Filming sex scenes is uncomfortable for women because some actors "blur the lines" and take method acting too far, the star of the BBC's new drama has suggested.
Actress Emily Beecham, who plays Fanny Logan in The Pursuit of Love, said at times it made her feel unsafe earlier in her career.
“I was very young and I was doing an awful lot of sex scenes. So I did feel quite defensive after a while, a bit unsafe," she told the Sunday Times magazine.
"I've had friends who have had actors press their erections up against them, and you've just got to ignore it.
“People do blur the lines and they do suddenly try to go 'method' with you."
The English-American actress stars alongside Lily James and Dominic West in the three part drama, which is adapted from Nancy Mitford's 1945 novel and centres on sisterhood and sexual awakening.
The drama fills the void of the Sunday night slot left by Line of Duty, but all episodes are already available on iPlayer.
Beecham, who received the Best Actress award at the Cannes Film Festival for her turn in Little Joe opposite Ben Whishaw, praised the innovations of intimacy coordinators who choreograph sex scenes and ensure consent during filming, believing they have improved the on-set experience for performers.
Intimacy coordinators have become more prevalent following the MeToo movement, including on the set of the new James Bond installment No Time To Die, and the change has been welcomed by stars including Ruth Wilson and Bridgerton star Rege-Jean Page.
Beecham has also welcomed the rise of more female writers and directors in a film industry that almost forced her to quit the business early in her career.
She said that she grew tired of crews fixating on her looks, recalling one moment when filmmakers questioned “‘Why does Emily look so ugly in this tape? She looks pretty in her showreel.'".
The actress remained in the industry in her role as Logan, she serves as the narrator of Mitford’s novel which offered an semi-autobiographical account of her eccentric aristocratic sisters, and sold 200,000 copies on its release.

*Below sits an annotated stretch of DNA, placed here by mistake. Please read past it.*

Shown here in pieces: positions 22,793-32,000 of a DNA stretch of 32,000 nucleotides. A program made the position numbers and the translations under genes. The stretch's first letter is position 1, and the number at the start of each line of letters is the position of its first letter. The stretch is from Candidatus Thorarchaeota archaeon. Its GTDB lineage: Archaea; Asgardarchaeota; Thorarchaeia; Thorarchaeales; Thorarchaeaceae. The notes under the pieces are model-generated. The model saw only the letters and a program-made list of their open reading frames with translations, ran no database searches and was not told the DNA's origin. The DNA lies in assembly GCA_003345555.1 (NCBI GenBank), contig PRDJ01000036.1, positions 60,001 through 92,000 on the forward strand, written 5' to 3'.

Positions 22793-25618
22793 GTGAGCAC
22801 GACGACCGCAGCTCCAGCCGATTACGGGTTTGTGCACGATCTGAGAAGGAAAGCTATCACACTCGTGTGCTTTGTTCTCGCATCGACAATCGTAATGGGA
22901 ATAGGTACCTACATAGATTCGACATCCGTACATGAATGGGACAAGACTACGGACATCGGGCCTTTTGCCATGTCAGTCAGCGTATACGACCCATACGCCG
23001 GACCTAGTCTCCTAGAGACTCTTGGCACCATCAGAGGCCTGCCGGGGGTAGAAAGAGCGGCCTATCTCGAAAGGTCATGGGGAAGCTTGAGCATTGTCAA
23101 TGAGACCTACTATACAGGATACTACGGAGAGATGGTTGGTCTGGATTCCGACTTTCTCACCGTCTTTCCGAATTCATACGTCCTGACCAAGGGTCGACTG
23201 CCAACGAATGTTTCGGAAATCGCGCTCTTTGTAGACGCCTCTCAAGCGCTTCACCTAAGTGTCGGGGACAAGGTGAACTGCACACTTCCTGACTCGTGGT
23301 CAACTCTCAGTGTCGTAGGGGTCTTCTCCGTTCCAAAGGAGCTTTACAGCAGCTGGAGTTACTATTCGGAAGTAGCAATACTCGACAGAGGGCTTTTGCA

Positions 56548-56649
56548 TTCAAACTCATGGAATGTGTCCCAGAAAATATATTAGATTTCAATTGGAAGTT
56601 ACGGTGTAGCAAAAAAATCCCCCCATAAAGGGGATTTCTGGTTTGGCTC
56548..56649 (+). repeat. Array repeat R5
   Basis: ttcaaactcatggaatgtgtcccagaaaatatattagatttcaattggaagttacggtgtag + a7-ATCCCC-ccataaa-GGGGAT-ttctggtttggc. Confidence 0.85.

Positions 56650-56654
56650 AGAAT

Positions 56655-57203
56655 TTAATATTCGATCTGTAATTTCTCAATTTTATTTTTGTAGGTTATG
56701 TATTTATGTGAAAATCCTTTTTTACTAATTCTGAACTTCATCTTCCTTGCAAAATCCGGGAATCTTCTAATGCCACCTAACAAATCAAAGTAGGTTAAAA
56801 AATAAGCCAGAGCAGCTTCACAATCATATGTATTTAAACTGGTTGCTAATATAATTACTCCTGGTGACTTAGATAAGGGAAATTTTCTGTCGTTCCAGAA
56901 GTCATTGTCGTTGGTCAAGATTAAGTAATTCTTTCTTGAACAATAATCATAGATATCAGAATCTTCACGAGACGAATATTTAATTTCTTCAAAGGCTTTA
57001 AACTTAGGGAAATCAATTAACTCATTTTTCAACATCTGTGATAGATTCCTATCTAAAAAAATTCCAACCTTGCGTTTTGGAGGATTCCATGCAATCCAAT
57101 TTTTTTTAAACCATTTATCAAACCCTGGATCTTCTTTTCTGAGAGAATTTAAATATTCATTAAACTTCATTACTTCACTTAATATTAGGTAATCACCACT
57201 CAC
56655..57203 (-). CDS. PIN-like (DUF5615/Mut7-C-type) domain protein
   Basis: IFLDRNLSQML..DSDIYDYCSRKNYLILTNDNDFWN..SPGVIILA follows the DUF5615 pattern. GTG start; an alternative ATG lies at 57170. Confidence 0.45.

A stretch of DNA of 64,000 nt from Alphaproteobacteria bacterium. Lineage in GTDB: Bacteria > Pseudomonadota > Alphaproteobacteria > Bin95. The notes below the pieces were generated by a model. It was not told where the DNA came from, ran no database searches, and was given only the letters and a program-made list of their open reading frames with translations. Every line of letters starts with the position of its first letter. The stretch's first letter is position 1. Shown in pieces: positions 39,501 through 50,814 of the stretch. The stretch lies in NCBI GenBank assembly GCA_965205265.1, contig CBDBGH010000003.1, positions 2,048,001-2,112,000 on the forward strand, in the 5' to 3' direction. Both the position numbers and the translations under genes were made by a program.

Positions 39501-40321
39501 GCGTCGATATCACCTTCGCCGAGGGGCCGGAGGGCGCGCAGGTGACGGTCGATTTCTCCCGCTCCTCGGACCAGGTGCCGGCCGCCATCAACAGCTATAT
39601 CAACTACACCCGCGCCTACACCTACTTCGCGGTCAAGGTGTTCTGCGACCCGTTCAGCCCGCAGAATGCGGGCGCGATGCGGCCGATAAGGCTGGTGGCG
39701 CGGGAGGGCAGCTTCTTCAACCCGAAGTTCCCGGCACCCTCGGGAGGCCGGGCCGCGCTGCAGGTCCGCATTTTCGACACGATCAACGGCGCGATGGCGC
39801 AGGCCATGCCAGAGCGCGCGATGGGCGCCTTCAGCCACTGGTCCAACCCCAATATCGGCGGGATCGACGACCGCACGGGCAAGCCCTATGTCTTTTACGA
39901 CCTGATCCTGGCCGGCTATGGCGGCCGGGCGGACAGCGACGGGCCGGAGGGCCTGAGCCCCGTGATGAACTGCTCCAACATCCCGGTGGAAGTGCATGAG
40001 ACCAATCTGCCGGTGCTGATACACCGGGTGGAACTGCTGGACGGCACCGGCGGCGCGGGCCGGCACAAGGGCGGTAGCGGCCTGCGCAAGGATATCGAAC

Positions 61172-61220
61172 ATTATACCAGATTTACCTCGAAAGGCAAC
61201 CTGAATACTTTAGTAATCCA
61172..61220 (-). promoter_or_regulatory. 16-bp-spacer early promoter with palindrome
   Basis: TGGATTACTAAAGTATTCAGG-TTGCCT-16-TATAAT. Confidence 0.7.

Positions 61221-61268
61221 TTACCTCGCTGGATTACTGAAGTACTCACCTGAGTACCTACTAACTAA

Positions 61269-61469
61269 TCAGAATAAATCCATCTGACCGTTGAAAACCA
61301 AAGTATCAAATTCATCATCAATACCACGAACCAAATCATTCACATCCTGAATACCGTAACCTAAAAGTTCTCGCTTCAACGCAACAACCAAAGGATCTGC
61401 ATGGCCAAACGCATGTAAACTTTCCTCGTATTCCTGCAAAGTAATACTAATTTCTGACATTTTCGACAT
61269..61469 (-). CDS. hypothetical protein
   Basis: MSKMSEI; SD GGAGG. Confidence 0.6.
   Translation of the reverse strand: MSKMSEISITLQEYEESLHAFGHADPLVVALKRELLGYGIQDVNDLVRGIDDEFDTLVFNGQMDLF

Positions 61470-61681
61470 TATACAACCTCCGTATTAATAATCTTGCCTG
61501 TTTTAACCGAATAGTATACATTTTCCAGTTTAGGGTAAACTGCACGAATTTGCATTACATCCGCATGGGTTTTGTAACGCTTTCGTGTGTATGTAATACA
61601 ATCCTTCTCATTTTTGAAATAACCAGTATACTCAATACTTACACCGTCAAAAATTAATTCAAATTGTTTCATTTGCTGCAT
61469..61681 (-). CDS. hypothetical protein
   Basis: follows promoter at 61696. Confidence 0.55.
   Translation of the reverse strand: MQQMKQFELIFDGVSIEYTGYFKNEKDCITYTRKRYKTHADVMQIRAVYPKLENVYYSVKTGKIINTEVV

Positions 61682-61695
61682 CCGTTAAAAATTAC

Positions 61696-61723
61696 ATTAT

The BBC adaptation was three years in the making and centres on the urge for freedom and sexual awakening sought by Linda Radlett, played by James, whose efforts are frustrated by her oppressive father, played by West.
The British actor made headlines in October after being photographed in Rome with his younger co-star in an incident which was said to have left his wife Catherine FitzGerald “heartbroken”, and which prompted a public display of unity by the couple.
Beecham said of the furore surrounding her co-stars: "I feel like it's not really any of my business.
“I'd feel like a bit of a creep if I were to talk about that, because it is their personal life.
“Lily gets hounded by the tabloids. It's really, really intense. All I can say is that she was an amazing actress to work with, a very lovely person.
"I haven't really asked anyone whether it was true or not."
The Mitford sisters were also a source of headlines for their eccentricity and attraction to opposed political camps.
Diana Mitford married British Union of Fascist leader Sir Oswald Mosley, Unity a friend of Adolf Hitler, and her sister Jessica was a committed Communist
Watch: The Pursuit Of Love